Hhhhhmmmm, possibly have my blog thought for the day!

        I hope you have a heart full of wonderment and contentment right now.

      • Anne Schilde says:

        I would be a rock if it was full of anything less!
        See? The metaphor for how we handle our emotions is something I didn’t intend, but somehow the words touched you that way anyway. I feel so validated!

  4. Chatter Master says:

    🙂 You should feel validated. One thing I really hope for with “my” writing (or anything great that I read) is that it will spark communication, discussion, feelings. Isn’t that one of the best results of our writing? Thank you for inspiring me today.

  5. Ermilia says:

    I would miss you a lot. And for as long as I keep reading and writing (which is by the way, for as long as I live).

    – Ermisenda

  6. joetwo says:

    Don’t kid yourself. We would miss you. Because we care about you. Even if it is only through words on a screen.

    • Anne Schilde says:

      Thanks, Joe. I’m not kidding myself most of the time. I know there are other people who struggle with feelings like this too, and I want to ecourage talking about them. The words on the screen mean the world to me.

  7. God…Anne. I feel like you scooped this out of my brain with a rusty fork. The first time I tried suicide I was ten years old. My grandfather was doing nasty things to me and my mother couldn’t go a day without calling me “fat fat fatty” or yelling at me or hitting me. I just couldn’t take it anymore. Since then, I’ve tried suicide several times: cutting, burning, pill overdose. I’ve come to the conclusion that I’m supposed to be here for some reason. Maybe to raise Miss S. Maybe some other reason. I’ve yet to figure that out.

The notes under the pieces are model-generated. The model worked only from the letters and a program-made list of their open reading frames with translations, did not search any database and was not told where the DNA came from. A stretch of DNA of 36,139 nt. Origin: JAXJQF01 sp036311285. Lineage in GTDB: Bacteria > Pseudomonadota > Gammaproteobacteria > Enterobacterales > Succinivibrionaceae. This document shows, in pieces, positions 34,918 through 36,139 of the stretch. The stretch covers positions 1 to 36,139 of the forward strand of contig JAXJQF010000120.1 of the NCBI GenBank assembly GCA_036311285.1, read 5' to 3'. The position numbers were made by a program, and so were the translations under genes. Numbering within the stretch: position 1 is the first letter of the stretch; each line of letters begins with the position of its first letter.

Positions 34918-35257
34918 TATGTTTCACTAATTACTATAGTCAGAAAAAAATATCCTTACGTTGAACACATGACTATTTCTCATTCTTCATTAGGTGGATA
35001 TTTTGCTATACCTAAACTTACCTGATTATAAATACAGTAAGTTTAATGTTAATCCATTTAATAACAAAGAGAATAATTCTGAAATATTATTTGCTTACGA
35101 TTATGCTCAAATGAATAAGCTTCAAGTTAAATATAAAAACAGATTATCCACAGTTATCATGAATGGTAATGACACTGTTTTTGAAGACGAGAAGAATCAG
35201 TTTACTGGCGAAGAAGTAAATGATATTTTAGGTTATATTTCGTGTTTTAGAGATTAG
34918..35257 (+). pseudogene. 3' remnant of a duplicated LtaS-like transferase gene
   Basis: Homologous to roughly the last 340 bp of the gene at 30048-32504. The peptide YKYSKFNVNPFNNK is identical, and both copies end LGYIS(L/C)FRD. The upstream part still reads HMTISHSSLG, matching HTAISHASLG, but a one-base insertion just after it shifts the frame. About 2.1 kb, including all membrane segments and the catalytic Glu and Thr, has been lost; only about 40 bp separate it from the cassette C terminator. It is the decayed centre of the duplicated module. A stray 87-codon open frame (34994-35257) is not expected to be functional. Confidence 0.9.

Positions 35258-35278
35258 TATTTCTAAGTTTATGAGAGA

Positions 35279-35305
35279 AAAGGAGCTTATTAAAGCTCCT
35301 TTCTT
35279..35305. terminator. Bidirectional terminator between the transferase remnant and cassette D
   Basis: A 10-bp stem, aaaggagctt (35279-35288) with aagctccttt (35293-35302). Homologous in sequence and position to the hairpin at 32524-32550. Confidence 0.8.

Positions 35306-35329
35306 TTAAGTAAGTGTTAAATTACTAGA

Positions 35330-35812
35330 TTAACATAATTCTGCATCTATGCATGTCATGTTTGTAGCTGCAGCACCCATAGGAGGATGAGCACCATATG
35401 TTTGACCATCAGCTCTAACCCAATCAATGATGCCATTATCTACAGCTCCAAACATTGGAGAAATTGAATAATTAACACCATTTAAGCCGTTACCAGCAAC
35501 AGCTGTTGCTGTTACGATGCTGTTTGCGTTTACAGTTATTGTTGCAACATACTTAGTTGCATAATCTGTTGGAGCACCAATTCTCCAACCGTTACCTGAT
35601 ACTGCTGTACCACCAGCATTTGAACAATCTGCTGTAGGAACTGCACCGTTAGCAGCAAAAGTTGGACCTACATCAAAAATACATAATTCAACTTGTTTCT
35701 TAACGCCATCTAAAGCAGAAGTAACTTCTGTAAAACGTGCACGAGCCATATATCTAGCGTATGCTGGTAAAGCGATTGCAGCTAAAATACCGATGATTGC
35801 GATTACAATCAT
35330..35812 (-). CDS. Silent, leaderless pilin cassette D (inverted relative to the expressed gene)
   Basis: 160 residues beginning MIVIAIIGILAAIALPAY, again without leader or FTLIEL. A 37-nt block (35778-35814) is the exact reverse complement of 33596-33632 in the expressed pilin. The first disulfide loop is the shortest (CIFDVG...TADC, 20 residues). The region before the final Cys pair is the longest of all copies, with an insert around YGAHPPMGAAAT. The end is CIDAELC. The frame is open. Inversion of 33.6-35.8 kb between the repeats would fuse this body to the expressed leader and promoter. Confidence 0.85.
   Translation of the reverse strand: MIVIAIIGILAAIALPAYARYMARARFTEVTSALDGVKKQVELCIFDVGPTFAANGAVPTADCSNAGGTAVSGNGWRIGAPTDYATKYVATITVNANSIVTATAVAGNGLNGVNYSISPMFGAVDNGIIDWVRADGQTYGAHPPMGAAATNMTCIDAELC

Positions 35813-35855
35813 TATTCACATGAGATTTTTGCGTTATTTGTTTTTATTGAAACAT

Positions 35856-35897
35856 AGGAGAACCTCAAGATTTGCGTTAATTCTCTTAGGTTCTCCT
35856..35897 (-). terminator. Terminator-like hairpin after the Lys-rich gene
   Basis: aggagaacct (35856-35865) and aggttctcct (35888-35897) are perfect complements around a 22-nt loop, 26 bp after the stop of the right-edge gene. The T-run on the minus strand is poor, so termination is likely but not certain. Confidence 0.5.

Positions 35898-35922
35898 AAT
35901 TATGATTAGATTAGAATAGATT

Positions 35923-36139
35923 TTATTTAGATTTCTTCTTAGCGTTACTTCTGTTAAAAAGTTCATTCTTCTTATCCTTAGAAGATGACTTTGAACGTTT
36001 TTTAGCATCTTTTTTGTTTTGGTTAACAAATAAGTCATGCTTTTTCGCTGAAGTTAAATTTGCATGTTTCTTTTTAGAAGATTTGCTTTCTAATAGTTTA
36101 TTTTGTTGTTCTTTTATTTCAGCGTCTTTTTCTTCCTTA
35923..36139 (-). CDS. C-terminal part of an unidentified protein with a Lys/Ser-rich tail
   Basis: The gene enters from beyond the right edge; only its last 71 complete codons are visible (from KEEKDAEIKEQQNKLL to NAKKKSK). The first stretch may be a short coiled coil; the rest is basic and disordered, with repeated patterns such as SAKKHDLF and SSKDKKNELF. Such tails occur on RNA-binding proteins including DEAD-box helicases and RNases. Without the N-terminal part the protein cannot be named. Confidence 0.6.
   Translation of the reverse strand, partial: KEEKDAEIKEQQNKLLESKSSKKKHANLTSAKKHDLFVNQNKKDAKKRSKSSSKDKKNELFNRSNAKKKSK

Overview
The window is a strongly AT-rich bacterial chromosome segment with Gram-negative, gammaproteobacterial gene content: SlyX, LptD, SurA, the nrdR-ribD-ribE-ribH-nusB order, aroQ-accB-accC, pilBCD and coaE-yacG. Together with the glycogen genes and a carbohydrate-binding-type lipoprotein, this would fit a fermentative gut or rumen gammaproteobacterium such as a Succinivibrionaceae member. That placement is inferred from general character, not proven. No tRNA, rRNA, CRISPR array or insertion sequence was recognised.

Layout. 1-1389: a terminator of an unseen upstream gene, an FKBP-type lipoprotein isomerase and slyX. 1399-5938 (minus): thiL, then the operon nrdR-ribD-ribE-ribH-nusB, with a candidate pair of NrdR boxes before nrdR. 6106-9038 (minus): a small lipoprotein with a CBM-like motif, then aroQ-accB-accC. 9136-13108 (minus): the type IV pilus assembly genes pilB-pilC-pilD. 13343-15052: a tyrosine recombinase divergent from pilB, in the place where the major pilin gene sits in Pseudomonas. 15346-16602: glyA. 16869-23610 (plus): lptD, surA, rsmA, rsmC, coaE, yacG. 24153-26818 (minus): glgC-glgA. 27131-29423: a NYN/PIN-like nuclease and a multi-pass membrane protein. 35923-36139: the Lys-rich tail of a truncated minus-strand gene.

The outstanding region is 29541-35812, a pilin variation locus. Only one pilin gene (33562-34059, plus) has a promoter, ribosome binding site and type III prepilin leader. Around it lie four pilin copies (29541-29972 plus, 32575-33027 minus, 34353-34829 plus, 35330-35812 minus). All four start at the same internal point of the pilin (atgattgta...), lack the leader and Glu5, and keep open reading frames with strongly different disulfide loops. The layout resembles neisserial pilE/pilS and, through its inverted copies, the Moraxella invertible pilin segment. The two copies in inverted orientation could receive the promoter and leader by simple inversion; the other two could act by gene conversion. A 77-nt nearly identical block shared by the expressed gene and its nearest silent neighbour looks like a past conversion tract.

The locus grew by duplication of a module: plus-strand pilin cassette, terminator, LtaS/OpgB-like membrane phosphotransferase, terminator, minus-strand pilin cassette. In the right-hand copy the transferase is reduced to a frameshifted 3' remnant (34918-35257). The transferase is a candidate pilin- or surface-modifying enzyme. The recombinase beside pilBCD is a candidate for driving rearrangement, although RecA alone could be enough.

• Anne Schilde says:

      You’ve just made this my best day, Ribbons! Thank you so much for sharing, and thank you so much for still being here to share your amazing feelings and thoughts! ♥

  8. Shalvika P says:

    The only thing you can truly control is your own death at your own hands. That’s very easy to grasp, right? And yes, a lot of us have thought about it! But i feel the whole beauty of living is in finding the things that make you wanna live longer. And believe me, there is no dearth of such things 🙂
    And Anne, we will seriously miss you!!! It probably wont register for a couple of days that you are gone. But believe me, we all will!!!
    Hug!! 🙂

    • Anne Schilde says:

      Definitely find what makes life worth it. Like Ribbons said, whether it’s Miss S. or what. I think hitting the permanent off switch is throwing away that control, so not while I still make the decisions in this head! Thank you for your sentiment!

  9. yazrooney says:

    Hello again Anne, I liked this post because it’s you, and you can’t be anyone else. If you’re suicidal, you’re suicidal, and I wouldn’t EVER hit the delete button once it was out on paper. When I was at my suicidal worst, I talked about it openly to my husband and daughter, and tell them to this day that death is something I crave. Not in a morbid way anymore, but in a positive way. It sounds crazy, I know, but to think about death means that we are finally facing up to the pointlessness of this type of human life. Depression is just a place where we contemplate change and what that means. When we get to this place in our evolution, it means that we are in a critical position, a place where we have to transform the way we view the world. We are challenged to evolve on many levels.

    You’re a gifted writer, Anne. Explore death openly and unashamedly in your writing. Let go. Be who you are. You’ll go through an intense transformation. I’m here with you.

    • Anne Schilde says:

      Thank you and thank you! I don’t think it’s crazy at all. You make a lot of sense, to me anyway. I can’t really say I crave dying, but I welcome it. I die in some of my dreams, and so I die in some of my writing too.

  10. Tincup says:

    This is a side of you I haven’t seen, and I like it…a lot.